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26 Jun 2020

Scottish celebrities rally for the National Trust for Scotland

Head and shoulders shot of actor Brian Cox with his arms folded.
Actor Brian Cox is supporting the Save Our Scotland campaign
Scottish celebrities living across the world are offering their support for our Save Our Scotland fundraising appeal.

Stars including Good Morning Britain presenter Lorraine Kelly, actor Brian Cox and STV weather presenter Sean Batty have all pledged their support to help raise awareness of the appeal.

Lockdown measures as a result of the coronavirus pandemic have created a £28 million shortfall in our income for 2020. This means that only a fraction of our places will be able to open in 2020/21, either due to lack of resources or because they cannot be adequately adapted to ongoing social distancing restrictions.

The impact of these losses means that we’re having to take urgent action to save costs and raise cash. This includes an SOS to all those who love Scotland’s heritage – an emergency fundraising appeal to raise at least £2.5 million.

Celebrities from the world of TV and film have shared what they love most about their favourite National Trust for Scotland places.

Lorraine Kelly on St Kilda

Lorraine Kelly stands on a hillside overlooking Village Bay on St Kilda.
Lorraine Kelly standing on a hillside overlooking Village Bay.

One of the most incredible places I’ve ever visited is St Kilda. I’ve been twice and both times the weather was perfect and the crossing wasn’t too rough. The scenery is utterly spectacular – full of ghosts yet so hauntingly beautiful. I remember sailing across from Harris. It was lovely just sitting on the top of the hill looking down at Village Bay and all of the original houses there, which are being so lovingly restored by the Trust.

I’ve been fortunate to have visited a lot of the Trust’s properties – Unst & Yell, Fair Isle, Glencoe and the Battle of Bannockburn Visitor Centre to name a few. But there’s always somewhere new to explore. Personally, I really hope to visit Canna and Falkland Palace one day. Both are on my wish list.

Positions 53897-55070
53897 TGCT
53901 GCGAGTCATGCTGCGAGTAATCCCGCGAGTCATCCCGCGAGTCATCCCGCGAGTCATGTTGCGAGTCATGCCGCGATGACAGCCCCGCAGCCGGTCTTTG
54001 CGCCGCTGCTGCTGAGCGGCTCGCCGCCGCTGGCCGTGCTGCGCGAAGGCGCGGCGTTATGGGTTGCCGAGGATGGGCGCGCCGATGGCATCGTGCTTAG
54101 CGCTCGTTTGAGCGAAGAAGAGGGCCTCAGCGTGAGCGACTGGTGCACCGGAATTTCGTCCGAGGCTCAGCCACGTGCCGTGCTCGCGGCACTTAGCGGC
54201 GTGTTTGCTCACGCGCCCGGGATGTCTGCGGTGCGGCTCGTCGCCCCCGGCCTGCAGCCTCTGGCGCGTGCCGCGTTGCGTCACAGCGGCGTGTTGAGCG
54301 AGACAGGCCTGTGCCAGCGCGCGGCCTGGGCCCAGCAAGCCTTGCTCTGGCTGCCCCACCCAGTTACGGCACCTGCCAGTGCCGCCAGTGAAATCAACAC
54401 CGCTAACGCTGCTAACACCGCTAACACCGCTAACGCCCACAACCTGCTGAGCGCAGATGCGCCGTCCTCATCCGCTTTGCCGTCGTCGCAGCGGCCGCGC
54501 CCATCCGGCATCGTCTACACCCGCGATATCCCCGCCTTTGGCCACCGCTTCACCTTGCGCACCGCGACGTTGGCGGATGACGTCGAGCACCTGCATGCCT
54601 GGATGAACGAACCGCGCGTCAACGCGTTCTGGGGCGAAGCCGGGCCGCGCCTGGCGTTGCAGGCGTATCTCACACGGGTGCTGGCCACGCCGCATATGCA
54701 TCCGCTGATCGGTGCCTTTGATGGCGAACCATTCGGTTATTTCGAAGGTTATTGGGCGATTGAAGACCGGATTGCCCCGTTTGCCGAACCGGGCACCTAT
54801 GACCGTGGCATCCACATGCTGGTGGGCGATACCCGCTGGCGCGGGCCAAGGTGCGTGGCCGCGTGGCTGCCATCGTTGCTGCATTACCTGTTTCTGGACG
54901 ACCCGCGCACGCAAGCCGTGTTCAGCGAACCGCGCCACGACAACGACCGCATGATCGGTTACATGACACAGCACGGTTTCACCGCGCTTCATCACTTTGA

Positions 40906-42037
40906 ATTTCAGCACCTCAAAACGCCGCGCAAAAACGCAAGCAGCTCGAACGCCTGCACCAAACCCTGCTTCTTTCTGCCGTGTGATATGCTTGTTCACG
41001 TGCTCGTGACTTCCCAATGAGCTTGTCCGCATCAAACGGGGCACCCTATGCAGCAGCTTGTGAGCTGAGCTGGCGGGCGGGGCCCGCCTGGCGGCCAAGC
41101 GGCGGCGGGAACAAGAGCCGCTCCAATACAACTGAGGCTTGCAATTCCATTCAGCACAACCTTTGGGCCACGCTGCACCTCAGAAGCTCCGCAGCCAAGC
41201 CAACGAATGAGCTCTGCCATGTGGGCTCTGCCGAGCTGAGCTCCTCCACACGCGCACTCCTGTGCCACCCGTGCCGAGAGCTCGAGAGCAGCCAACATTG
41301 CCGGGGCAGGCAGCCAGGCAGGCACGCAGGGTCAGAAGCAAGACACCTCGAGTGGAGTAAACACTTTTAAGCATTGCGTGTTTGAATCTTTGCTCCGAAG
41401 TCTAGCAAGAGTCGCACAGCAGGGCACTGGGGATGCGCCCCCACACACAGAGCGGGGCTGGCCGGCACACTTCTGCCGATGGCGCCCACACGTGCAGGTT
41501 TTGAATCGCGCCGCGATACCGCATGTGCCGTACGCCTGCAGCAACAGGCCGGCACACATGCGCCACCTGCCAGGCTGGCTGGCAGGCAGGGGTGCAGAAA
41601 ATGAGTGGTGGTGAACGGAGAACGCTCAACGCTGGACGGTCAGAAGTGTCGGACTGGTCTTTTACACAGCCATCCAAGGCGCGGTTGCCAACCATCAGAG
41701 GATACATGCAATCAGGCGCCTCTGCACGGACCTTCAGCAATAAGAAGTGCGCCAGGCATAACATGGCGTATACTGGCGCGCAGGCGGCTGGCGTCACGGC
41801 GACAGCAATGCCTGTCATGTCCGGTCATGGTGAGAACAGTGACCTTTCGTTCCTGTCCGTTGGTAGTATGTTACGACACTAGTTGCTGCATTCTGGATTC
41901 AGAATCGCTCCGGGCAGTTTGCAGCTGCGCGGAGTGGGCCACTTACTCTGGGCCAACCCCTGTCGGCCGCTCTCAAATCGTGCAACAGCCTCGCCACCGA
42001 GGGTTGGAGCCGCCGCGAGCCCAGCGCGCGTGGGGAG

Thanks to the National Trust for Scotland, our treasures and our culture can be preserved and cared for, but they need our help and support and that’s why I’m supporting their Save our Scotland fundraising appeal.

We all need to play our part, so our children and grandchildren can grow up remembering the same things we did.

Brian Cox on Culloden and Glencoe

Culloden Battlefield with a rainbow forming over the top of the memorial cairn.
Culloden Battlefield

Culloden is one of my favourite places in Scotland – it’s just astonishing. I remember Tilda Swinton and Mark Cousins once presented a special screening of the movie Culloden at the actual site of the Jacobite battle. Viewers’ reactions were incredible – they could feel the horror and the history.

My wife Nicole loves spending time in Scotland. A few years ago we were driving to Lochinver; it was very early in the morning and dawn was just breaking. She shouted to me to stop the car – she flung open the door and threw herself to the ground. She told me: ‘the land just speaks’. I know what she means – our history and heritage shine through no matter what part of the country you are in.

Glencoe is another of my favourite spots; it’s frankly unbeatable. But despite great beauty, it’s a haunting place. Its dark history along with spectacular scenery makes it larger than life. In the 1990s I filmed Braveheart and Rob Roy back to back and had the privilege of being based in the heart of Glencoe for a long period. Every day felt special because I was enveloped by such stunning surroundings.

I’m a proud member of the National Trust for Scotland. As its name suggests, the organisation puts the nation in trust – protecting our country’s heritage. If lockdown has taught us anything, it’s how precious our land is and we take it for granted at our peril. We must continue to support and honour the Trust’s vital work to ensure this country’s natural and built heritage flourishes for years to come.

Sean Batty on Brodick Castle

Sean Batty stands on the grass in front of Brodick Castle on a sunny day.